Menstruation is a natural and essential part of the reproductive cycle. However, in most parts of the world it remains a taboo subject that is rarely talked about. We talked to Pim van der Male, Senior Policy Officer WASH at the Dutch Ministry of Foreign Affairs, about this topic. What are his thought about menstrual hygiene management?
In January this year, Charlotte Luijendijk graduated from the Willem de Kooning Academy. She started her graduation project with researching social inequalities, with a focus on menstruation. With this project, Charlotte hopes to contribute to ending the silence around menstruation, so that the discrimination associated with it stops and social equality is promoted.
Simavi and WASH United, with support from Global Citizen, launch the global Menstrual Hygiene Alliance (MH Alliance) to catalyse progress in menstrual hygiene and empower women and girls. By 2030, the MH Alliance wants menstruation to be a normal part of life that does not hold women and girls back in any way. While in some cultures the onset of menstruation is celebrated, in most countries around the world menstruation is still met with taboos and neglect.
‘We need She Decides now more than ever.’ That was Dutch development minister Lilianne Ploumen’s message on her return from a two-day working visit to Kenya, where she went to see several programmes working for sexual health, family planning and safe abortion. Including the Get UP Speak Out programme, a joint programme developed by Simavi, Rutgers (lead), CHOICE for Youth and Sexuality, Dance4life, Stop AIDS Now! And International Planned Parenthood Federation (IPPF)). We talked to Ploumen about her field visit.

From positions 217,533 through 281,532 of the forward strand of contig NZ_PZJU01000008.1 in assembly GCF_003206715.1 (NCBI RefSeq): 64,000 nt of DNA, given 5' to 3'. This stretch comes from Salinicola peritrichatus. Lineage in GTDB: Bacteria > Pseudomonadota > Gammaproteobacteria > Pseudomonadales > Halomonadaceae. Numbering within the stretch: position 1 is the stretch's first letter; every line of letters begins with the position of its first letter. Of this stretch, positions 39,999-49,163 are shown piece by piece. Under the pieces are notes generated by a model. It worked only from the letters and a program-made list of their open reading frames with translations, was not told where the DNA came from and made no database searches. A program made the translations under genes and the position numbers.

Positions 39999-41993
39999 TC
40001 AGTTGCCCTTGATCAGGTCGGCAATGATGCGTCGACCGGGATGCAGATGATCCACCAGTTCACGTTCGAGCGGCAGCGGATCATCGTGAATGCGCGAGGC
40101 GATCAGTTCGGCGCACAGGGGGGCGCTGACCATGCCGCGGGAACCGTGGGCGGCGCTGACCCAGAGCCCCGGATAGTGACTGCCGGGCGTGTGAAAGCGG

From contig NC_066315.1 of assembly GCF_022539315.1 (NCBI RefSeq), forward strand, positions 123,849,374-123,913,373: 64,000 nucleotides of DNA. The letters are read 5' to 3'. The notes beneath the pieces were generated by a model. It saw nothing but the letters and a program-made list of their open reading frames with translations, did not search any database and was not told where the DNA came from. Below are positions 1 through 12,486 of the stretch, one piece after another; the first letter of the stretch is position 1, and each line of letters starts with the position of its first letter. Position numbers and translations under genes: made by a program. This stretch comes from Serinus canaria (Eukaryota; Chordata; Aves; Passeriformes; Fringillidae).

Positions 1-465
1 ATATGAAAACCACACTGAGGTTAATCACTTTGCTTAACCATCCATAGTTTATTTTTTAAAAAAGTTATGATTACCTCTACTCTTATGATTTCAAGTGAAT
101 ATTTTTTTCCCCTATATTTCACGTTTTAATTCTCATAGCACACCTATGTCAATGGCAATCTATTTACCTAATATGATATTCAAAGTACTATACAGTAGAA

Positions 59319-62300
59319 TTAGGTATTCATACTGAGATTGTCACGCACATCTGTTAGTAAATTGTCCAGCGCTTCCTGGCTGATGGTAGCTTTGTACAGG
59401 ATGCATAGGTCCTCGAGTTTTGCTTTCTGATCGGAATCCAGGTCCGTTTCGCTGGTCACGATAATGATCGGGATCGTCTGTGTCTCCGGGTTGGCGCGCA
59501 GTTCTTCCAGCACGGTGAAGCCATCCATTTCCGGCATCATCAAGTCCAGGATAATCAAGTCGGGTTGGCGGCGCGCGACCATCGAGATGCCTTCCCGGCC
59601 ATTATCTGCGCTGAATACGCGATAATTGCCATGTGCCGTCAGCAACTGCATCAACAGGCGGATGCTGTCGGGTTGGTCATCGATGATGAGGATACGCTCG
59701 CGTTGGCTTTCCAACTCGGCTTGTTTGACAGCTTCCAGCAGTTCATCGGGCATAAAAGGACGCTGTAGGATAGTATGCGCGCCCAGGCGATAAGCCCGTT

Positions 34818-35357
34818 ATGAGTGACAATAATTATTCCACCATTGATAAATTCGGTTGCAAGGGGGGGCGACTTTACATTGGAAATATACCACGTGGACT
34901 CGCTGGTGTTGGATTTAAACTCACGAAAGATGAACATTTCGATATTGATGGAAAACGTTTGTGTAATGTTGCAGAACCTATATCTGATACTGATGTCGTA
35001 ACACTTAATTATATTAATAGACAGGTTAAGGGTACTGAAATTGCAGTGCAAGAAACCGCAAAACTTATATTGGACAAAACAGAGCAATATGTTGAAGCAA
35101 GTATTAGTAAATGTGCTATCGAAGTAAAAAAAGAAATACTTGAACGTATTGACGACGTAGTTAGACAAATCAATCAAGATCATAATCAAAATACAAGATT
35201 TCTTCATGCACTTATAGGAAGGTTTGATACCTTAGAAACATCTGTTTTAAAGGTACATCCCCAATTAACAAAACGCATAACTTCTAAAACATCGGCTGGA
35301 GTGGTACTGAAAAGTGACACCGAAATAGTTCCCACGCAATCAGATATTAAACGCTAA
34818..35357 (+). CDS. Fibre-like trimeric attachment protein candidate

From 13-24 March, Simavi was among the many thousand attendees of the 61st session of the Commission on the Status of Women (CSW) in New York. The conclusions which came out of this platform can be used by civil society actors to hold their governments’ accountable to achieve gender equality and women’s empowerment.
Simavi will be joining the 61st session of the UN Commission on the Status of Women (CSW) to ensure that issues relevant to our work, and the Going for Gold programme in particular, are taken along in the negotiations and the outcome documents.
Yesterday was the keenly awaited general election in the Netherlands, when the country went to the polls to vote for a new government. We now enter an exciting and important time in which a new direction will be set for the Netherlands, both at home and abroad.
Innovation is a vital component of Simavi’s work if we want to achieve a Healthy Life For All. Between May and September 2016, Simavi and local partner MDM partnered with TTC Mobile to investigate the quality of health facilities of the Same region in Tanzania for the Mobile Mapping for Women’s Health project.